Twinkie Town’s independent analysis confirmed the 2010 team did, in fact, have four Matts: Tolbert, Capps, Guerrier, and Fox. It was the only season since 2001 in which the team had that many. In that same span, three seasons had three Matts, eight seasons had two, and five have had just one.

Falvey said, “When we came in, we were intrigued by this approach. It was one of the only things we carried over from the previous administration. But, we were going to do it our way.”

“We’ve had one every year we’ve been here... we definitely don’t want three, that has been the kiss of death for some of this franchise’s worst clubs. TR [former Twins GM Terry Ryan] made sure I knew that when I took over for him,” Falvey explained.

True to Ryan’s guidance, when Minnesota has rostered three Matts in a season since 2001, it has just a 233-254 record (.478 winning percentage) — the lowest of any of the Matt permutations. Those seasons were 2007, 2008, and 2012 and were all seasons the Twins did not make the playoffs.

When reached at his Philadelphia office where he now works for the Phillies, Ryan was happy to offer his thoughts on his former club’s Matt affection. “Billy kind of overdid it with that “All in Matt” season in 2010. His commitment to it caused that mid-season overpay for Capps because he wanted to get to four Matts. It worked out OK the rest of that year, but after that it sort of fell apart.

Ryan added, “Then he tried to augment two Matts with two Renes [Tosoni and Rivera] in 2011, and that just made the wheels fall off. Cost him his job. I moved away from the name based strategy when I got back in there.”

Ryan confirmed to Twinkie Town that he did give “the Matt strategy” one last go in 2012 [Capps, Carson, and Maloney], but that season’s 66-96 record convinced him to swear off the strategy altogether.

Aside from a sentimental reunion with reliever Matt Guerrier in 2014, Ryan did not roster a Matt for the rest of his Twins tenure through the 2016 season.

As for the current Twins leadership, Levine added, “We think one Matt is the optimal number. We tried two in 2018 [Belisle and Magill] and that just did not work out.”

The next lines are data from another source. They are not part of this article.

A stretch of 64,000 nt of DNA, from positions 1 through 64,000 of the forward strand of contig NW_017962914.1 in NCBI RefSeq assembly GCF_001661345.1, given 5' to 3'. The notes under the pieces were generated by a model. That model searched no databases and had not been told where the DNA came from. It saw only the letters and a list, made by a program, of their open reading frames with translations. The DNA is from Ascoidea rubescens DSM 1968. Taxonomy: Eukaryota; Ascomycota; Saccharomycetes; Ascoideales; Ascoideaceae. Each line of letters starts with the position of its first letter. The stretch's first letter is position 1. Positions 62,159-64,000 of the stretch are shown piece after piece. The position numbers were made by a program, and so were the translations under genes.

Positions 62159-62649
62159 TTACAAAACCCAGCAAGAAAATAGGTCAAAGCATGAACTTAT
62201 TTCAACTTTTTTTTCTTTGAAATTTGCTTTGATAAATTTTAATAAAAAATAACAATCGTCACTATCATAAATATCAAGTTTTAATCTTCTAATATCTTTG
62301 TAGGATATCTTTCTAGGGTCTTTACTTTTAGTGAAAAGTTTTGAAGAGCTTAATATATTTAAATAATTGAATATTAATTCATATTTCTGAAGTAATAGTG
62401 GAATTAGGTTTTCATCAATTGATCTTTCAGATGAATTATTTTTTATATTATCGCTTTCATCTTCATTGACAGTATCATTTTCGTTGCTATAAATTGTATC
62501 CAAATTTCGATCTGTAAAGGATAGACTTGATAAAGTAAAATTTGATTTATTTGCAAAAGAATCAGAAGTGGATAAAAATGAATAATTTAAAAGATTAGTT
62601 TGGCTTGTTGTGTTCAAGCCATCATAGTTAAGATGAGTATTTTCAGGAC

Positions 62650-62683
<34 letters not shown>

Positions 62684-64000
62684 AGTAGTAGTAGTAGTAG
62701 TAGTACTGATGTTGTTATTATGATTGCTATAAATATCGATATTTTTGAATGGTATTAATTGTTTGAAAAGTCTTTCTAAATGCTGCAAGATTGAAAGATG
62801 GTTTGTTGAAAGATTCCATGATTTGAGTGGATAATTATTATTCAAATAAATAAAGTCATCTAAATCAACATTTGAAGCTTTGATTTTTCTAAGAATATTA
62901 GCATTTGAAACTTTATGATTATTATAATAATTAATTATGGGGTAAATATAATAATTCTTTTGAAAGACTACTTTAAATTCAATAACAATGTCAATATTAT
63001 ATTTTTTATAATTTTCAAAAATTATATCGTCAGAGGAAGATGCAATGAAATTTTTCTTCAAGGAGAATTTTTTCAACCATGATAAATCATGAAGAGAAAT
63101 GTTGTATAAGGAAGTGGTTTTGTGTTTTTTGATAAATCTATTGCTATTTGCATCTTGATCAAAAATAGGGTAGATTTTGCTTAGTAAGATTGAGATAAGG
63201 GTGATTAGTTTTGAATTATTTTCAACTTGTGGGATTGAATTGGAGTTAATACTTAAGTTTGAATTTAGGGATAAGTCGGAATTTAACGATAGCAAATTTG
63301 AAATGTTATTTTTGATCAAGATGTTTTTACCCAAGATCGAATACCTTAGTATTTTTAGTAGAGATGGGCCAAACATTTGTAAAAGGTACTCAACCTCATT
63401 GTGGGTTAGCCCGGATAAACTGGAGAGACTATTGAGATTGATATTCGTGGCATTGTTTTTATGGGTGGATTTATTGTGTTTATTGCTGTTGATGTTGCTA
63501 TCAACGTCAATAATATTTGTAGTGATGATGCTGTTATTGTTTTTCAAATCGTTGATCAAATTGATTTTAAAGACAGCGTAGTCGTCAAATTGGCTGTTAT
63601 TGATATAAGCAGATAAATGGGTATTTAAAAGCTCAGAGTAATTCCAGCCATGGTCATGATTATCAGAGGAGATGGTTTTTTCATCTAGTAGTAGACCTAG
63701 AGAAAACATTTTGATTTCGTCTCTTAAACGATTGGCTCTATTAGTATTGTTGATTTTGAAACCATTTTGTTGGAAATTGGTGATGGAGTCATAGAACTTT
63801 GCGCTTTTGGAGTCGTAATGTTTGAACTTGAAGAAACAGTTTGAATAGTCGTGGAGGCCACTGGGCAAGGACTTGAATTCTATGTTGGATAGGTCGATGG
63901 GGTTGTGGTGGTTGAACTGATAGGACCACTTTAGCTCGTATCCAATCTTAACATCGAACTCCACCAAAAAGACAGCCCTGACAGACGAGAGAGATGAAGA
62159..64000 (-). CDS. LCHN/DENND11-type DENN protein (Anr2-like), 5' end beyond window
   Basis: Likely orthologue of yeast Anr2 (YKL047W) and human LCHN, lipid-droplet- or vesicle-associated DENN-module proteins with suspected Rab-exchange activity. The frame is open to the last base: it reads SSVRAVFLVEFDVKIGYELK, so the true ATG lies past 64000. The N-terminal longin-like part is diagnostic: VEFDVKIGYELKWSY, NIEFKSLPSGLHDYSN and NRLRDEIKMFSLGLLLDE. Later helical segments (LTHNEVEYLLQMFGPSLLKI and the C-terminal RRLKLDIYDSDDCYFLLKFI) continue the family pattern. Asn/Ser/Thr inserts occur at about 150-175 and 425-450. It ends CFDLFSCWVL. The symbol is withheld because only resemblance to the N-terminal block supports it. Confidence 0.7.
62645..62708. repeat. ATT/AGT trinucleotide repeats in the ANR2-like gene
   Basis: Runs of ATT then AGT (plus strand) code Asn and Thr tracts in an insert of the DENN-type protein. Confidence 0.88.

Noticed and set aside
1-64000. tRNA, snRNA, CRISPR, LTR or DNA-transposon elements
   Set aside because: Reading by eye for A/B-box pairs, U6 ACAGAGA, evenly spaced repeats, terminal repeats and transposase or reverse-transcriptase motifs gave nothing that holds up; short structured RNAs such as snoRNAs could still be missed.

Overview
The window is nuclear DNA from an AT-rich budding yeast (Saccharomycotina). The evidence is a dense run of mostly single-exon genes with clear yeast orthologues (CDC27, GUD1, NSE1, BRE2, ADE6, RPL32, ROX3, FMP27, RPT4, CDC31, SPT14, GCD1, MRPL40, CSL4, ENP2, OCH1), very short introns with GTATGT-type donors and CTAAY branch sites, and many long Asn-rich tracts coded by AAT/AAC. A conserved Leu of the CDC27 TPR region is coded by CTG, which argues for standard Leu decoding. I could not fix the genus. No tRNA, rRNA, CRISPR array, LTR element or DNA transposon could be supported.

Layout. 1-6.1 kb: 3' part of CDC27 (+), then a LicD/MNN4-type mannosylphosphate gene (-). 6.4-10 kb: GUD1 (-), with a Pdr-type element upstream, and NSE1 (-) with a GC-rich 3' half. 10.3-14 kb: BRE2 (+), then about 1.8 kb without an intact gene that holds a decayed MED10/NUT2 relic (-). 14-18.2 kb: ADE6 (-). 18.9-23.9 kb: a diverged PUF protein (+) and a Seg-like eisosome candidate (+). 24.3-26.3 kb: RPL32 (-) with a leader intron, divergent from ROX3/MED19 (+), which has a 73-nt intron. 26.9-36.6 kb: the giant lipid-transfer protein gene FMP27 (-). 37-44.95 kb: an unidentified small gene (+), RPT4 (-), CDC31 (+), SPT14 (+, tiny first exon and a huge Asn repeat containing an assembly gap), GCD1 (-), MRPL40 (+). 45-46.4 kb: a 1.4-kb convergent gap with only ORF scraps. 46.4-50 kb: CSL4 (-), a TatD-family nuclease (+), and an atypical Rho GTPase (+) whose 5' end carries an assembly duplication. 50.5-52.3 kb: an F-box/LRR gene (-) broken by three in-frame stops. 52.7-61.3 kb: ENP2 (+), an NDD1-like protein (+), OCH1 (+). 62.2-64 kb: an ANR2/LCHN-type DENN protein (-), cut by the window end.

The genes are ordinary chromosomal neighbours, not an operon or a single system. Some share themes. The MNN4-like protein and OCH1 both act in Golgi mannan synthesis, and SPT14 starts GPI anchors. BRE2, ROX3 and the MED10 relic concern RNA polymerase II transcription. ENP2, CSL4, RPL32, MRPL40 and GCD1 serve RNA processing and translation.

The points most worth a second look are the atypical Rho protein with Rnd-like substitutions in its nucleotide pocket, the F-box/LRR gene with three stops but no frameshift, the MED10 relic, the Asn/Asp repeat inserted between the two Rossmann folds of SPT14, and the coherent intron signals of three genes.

The data backs that approach up. The Twins have been a playoff team all three years when they’ve had just one Matt under Falvey’s leadership and went 78-84 and missed the postseason in 2018.

Accordingly, Falvey confirmed the Twins are done adding Matts to the 2021 club.

Twinkie Town reached out to Shoemaker to get his thoughts on being such a key piece of the Twins strategy and offseason puzzle. “Wow, I had no idea. They definitely did not disclose these details during our negotiations. After you guys mentioned it, I went to baseball-reference.com and did some homework. Hopefully my Twins career can be as successful as Matt LeCroy, Matt Guerrier, and Matt Tolbert,” Shoemaker said. “Those Matts won some games!”

As for the longevity of the Twins’ Matt strategy, it would seem to be in decent shape for the near future. According to the United States Social Security Administration, “Matthew” was a very popular baby name in the early 2000s, ranking in the top 5 most popular each year from 2000 to 2006. That would seem to bode well for Minnesota through 2030 or so, as the supply of big league ballplayers named Matt should be plentiful. After that it could be a little more dicey. The popularity of the name has dropped steadily in the years since 2006 and was all the way down to 23rd in 2019.

For the time being, though, it’s clear the Minnesota brain trust has found yet another competitive advantage to exploit.


John is a contributor to Twinkie Town with an emphasis on analytics. He is a lifelong Twins fan and former college pitcher. You can follow him on Twitter @JohnFoley_21.